We went back to the Habit for lunch today and sat outside in the beautiful California sunshine. Â We have been having terrific weather for roadsters and a couple showed up today. Â Dick and Myron came but did not drive their roadsters. Â Don drove his red beauty and we all have a great lunch discussing the upcoming Hot Rod Reunion. Sometimes a change can be a good thing and it sure breaks up the menu of pizza and salad.
When I returned home my parts from Pete and Jakes had arrived and the wife had them sitting on my workbench. Â Upon opening the package, I noticed they had a flyer announcing some new parts and website. Â One item that I have been talking about lately is the lower steering column bushing for a 35-40 Ford steering column. While I make my own, this one looks better with its bronze bushing and steel outer case. Â I think I will order one and give it a try. Â As a former marketing manger, I certainly do recommend you send a flyer with each shipment to your customers to let them know what is new or special at your business. Â I did a monthly newsletter to our customers asking for their input and business. Â It really does work and cost nothing to ship as the customer is paying for the shipping. Â You can make your own flyers with an in-house system and really keep the cost of production down. Â When you have a strong brand like P&J’s you can’t afford not to stay in touch with your loyal customers. Â I have been purchasing parts from P&J’s since 1974 and have never been disappointed in the products or service. Â Jerry and Jason know their business and I wish them many more years of success.
I need to go back in the garage and accomplish something today so…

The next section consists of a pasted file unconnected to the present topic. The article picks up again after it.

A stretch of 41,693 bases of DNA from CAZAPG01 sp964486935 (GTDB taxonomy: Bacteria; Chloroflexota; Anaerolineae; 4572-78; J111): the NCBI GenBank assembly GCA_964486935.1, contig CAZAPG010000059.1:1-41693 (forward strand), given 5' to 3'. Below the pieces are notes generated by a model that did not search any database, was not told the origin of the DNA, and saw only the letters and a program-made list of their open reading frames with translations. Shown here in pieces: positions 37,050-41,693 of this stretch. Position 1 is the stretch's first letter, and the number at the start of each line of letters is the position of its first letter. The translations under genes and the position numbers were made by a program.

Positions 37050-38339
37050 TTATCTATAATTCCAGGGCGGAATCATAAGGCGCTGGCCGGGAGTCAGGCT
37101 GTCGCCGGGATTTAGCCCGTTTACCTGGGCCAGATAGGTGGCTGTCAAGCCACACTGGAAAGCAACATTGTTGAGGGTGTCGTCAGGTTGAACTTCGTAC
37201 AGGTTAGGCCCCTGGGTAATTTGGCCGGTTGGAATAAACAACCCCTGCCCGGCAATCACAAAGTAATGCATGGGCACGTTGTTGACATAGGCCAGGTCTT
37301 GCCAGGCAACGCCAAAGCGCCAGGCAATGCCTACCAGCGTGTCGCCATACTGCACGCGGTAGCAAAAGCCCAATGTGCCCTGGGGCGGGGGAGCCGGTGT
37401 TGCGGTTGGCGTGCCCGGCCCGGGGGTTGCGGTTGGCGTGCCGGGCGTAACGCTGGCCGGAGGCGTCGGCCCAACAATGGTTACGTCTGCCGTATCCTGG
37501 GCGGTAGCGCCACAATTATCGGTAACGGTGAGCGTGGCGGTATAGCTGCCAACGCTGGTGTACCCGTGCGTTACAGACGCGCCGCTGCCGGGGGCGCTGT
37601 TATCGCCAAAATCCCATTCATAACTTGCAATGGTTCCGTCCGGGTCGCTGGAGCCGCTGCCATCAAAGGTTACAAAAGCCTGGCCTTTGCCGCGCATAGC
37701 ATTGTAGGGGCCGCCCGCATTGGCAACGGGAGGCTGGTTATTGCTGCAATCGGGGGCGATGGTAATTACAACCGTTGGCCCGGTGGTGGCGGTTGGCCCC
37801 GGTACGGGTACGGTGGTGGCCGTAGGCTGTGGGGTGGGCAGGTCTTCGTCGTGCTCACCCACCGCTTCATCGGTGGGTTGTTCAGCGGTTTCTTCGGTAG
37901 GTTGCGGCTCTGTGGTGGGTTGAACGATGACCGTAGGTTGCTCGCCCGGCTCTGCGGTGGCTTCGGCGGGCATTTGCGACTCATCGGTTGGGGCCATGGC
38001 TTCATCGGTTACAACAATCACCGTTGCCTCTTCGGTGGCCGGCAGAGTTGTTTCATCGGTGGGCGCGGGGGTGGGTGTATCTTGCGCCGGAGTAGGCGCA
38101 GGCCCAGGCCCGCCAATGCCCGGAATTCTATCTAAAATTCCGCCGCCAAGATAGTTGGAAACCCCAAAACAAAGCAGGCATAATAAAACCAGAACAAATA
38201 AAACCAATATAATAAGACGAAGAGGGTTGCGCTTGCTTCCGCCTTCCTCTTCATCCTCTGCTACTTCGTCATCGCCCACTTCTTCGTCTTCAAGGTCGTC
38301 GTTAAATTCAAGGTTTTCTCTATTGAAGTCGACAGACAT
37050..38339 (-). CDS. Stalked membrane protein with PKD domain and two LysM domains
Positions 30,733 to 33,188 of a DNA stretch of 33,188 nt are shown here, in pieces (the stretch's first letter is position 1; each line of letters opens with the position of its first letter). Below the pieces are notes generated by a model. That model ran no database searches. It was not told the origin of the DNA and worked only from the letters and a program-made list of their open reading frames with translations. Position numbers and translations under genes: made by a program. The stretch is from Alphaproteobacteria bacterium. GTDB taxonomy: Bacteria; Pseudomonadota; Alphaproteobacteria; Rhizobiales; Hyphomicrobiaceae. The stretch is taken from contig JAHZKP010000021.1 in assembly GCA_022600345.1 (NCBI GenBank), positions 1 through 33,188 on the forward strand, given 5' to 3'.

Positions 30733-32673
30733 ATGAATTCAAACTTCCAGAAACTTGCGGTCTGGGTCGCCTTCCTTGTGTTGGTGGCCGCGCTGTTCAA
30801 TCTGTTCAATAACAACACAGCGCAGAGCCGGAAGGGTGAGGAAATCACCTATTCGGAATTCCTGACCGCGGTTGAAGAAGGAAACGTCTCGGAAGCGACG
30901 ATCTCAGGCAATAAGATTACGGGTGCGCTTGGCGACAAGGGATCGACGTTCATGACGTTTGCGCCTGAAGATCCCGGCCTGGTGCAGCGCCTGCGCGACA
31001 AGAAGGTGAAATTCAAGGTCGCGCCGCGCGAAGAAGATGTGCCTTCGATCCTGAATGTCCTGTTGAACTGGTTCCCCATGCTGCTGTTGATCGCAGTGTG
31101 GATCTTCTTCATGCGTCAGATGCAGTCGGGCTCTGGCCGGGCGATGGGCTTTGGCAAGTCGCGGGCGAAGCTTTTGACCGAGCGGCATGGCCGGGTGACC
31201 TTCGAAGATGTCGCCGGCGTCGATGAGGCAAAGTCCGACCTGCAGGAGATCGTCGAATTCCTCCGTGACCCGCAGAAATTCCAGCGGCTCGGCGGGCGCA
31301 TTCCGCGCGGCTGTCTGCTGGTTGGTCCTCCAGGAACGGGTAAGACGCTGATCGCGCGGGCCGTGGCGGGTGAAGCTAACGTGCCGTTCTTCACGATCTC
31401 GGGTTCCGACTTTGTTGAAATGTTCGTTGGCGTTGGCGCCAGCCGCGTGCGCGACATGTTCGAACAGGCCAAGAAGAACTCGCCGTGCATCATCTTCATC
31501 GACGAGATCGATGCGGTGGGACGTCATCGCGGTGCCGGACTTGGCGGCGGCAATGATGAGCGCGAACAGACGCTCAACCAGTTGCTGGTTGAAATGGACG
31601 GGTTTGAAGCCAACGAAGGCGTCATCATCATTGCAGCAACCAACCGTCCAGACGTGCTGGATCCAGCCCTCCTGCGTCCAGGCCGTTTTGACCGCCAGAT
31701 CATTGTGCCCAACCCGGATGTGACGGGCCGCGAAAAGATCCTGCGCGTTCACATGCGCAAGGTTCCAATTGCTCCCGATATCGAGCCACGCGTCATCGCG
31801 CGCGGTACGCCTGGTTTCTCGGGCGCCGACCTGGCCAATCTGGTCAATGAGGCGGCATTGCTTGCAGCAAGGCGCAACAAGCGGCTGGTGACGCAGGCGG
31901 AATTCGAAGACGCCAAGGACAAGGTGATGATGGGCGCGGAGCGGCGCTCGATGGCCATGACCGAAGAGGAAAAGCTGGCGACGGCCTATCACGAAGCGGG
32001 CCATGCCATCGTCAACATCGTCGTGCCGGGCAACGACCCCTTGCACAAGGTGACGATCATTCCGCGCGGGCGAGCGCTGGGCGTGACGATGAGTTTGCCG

Boyd built this Deuce woody for Don Smith and used a Brizio chassis with P&J components. Â The car is still in use today.
Terry built this Deuce and used the traditional parts from P&J on the chassis. Â He is the master metal man in LA.
Terry also built a real Deuce roadster with his skills. Â This car is still roaming the streets of LA. Â Terry probably made his own components but copied the look of the P&J era. Â Four bars were the hit of the 70-80’s and then the hairpins came back into vogue with the SO-CAL speed shop line of Deuce parts. Â I prefer the look of the P&J units but that is a personal taste.
For me, Lobeck’s roadster was the one that really put him on the map and everyone tried to copy, including me. Â Bill’s Rod & Custom in Springfield offered the same parts as P&J. Â Lobeck installed them on his roadster and had Pete Eastwood approve on one of his trips to Springfield. Â Bruce Meyer owns this car today.
Gibbon saw the market for a 34 hiboy roadster and this is number one at Columbus in the 70’s. Â P&J components make up the chassis suspension.
Rodger Bell also builds some show stoppers with the traditional look. Â Note the long hairpins on his chopped Deuce phaeton. Â I hear he still has 50 gallon drums of Dupont 99 in storage. Â This has always been one of my favorite phaetons.
My friend Steve located another seat which Bob O would like to have done in the same pattern. Â These seats are comfortable if the springs are good.
Here is a nice tan 40 coupe with orange wheels. Â Bill has a great looking coupe with a Corvette mill. Â All Deuce owners are required to own a 40 coupe during their tenure in the hot rod world.
Another 40 coupe with a killer stance and the sneaky cut outs hanging below the running boards.
Today’s 40 coupe….dreaming!
This is one of the best photos of a 40 coupe I have seen. Â Note tach on dash and beautiful 5 spoke Americans. Â The car looks like Dick’s except for the style of flames.